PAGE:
The Praetorian Guard’s appearance slightly changed under Claudius, who mandated that they be covered in armor. As their pay increased, so did the design and make of their armor. By the end of Emperor Nero’s reign, they had some of the finest and detailed armors of the era.

Of course, the appearance changed as the empire expanded and also as their powers increased. During the reign of Marcus Aurelius (reign: 161 to 180 AD), Rome’s philosopher-king, in 161 AD, the attire of the Praetorian Guard closely resembled that of the emperor’s. Certain historical accounts even mention that some high-ranking officers were allowed to wear purple, which was the color designated for royalty only. During that period, they also wore brightly-colored armors (red) and their capes were made of lion skin. Their armors also included two insignias, which identified them as members of the Praetorian Guard and also the cohort they belonged to. However, they still maintained the white toga underneath their armor.

How did the Praetorian Guard become a powerful body in ancient Rome?

When Augustus formed his Praetorian Guard, they were a band of loyal bodyguards dedicated to protecting and serving the emperor and the royal family. After all, without an emperor, they wouldn’t have a job. Over the years, they were rewarded by subsequent emperors and given more positions, which helped them amass some power. But that all changed in 41 AD when certain members of the Praetorian Guard revolted against Emperor Caligula. But just how did this body grow to become so powerful?

There are several factors to consider concerning how the Praetorian Guard became so influential to the point where they turned against the system that created them not once but numerous times. One of the main reasons was, of course, the task for which they were assigned to do. They had so much power to carry out various activities in the name of the emperor. They were also not required to report to the Senate and they were well-paid than the ordinary soldiers. By the end of Nero’s reign, their pay was three times more than the average soldier’s.

The Praetorian Guard thrived on the power of the emperor; not on the Roman Senate. Perhaps for his own protection, Augustus ensured that It ensured the Guard would not be answerable to anyone except the emperor. Image: Augustus of Prima Porta, 1st century

Again, the Praetorian Guard also had high-ranking officials who assisted the emperor in Rome’s affairs and sometimes acted as second-in-command. Their closeness to that kind of power definitely played a role in their meteoric rise, and it started coming to light during the last few years of Emperor Tiberius’s life.

During Tiberius’ reign (4 AD to 37 AD), one of the prefects Lucius Aelius Sejanus encouraged Tiberius to build a headquarters for the Praetorian Guard in the outskirts of the city. This structure, called Castra Praetoria, allowed them to effectively band together, and it also showed their rising power, as well as the  influence they had over emperors. In the last years of Tiberius’s reign, Sejanus more or less acted as pseudo-emperor or the de facto ruler. But his attempts to break into Rome’s high society and aristocracy through marriage fell through, so when Tiberius died, his grand-nephew Caligula succeeded him.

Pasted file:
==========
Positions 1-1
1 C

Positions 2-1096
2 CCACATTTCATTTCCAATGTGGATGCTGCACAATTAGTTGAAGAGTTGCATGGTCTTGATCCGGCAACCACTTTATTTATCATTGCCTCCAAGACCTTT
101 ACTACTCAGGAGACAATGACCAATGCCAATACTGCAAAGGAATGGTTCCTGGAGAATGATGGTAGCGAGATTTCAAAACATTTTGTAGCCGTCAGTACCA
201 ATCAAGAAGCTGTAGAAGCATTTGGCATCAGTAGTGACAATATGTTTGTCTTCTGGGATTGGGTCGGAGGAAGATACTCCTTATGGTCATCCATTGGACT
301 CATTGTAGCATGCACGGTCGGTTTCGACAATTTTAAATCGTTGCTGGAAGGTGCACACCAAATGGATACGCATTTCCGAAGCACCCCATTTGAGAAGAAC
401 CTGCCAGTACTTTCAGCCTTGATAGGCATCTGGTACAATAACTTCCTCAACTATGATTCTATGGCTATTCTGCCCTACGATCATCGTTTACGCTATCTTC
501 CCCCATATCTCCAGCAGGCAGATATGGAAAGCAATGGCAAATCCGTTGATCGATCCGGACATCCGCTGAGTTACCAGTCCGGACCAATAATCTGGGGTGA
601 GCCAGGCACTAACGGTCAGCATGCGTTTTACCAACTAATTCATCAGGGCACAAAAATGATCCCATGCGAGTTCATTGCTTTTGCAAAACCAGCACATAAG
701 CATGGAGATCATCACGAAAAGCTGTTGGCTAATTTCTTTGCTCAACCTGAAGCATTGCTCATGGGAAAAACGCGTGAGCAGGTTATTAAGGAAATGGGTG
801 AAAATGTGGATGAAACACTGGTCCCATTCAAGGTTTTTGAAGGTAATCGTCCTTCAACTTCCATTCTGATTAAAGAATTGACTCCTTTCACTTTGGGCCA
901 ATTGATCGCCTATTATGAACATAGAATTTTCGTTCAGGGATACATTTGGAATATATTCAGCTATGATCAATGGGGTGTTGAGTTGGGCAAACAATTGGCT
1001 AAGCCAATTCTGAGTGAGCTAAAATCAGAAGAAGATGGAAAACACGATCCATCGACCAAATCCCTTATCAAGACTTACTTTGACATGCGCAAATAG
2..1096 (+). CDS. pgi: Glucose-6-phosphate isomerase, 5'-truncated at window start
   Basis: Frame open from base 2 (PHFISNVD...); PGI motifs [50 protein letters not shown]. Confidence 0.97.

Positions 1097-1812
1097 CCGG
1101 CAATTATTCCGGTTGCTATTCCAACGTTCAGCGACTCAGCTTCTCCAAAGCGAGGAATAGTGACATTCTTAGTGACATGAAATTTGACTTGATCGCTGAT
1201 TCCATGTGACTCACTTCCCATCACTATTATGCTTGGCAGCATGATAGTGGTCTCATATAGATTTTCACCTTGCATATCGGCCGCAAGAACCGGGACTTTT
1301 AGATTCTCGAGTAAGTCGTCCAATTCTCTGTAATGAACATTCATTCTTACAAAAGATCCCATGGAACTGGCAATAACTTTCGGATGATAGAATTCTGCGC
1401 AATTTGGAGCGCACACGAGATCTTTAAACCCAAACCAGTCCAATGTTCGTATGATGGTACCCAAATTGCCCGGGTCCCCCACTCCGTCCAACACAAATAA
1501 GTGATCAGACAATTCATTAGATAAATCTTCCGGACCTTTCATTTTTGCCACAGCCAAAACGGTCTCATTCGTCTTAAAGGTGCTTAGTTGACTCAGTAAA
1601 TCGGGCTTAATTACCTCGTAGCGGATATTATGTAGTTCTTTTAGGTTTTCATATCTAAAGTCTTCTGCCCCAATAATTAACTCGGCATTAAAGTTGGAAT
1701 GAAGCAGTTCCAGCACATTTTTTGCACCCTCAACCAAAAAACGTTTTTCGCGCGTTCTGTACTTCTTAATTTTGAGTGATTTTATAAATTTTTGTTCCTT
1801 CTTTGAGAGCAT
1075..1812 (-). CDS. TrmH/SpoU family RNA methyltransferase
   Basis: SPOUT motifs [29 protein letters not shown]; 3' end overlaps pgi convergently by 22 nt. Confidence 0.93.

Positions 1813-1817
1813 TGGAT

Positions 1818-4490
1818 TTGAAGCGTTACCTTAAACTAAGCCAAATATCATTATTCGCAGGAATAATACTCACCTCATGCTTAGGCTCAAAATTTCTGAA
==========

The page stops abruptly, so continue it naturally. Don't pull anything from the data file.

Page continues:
Why did the Praetorian Guard assassinate Caligula?

Caligula might have been a terrible emperor but he was no fool. Recognizing how powerful the Praetorian Guard had gotten, he used his first days as emperor to clear their unpaid bonuses in a bid to secure their loyalty. All was well until the young emperor ridiculed and embarrassed the group.

No doubt that the reason why members of the Praetorian Guard assassinated Caligula (in 41 A.D.) was to consolidate their power in Rome. By installing Caligula’s sickly and politically inexperienced uncle, Claudius, the Guard hoped turn Claudius into a puppet. Image: Marble bust of third Roman emperor Caligula dating from his reign

In response, the very powerful military unit conducted a raid, killing Caligula and many members of his family, excluding the emperor’s uncle Claudius who the Praetorian Guard declared emperor. As Claudius had most part of his life being seen as a tactless and least-threatening person, the Guard installed Claudius as a means to further enhance their power.

In one account of the story, it is said that Claudius cowered in terror behind a curtain as the Praetorian Guard brutally murdered his nephew, Emperor Caligula. Image: Proclaiming Claudius Emperor, by Dutch painter Lawrence Alma-Tadema, oil on canvas, 1867.

First regicide of the Praetorian Guard

It was the first time that any other body, aside from the Senate, had declared someone emperor. It was probably the first time that the Guard committed regicide, so to speak. However, the historian Tacitus, on the other hand, believes it was the second time rather. According to the historian, the Praetorian Guard had killed Tiberius, Rome’s second emperor. Regardless of whether it was the first or second time, it most certainly wasn’t the last, as they would go on to assassinate a number of emperors. More on this below.

The Praetorian Guard’s Influence in Roman Politics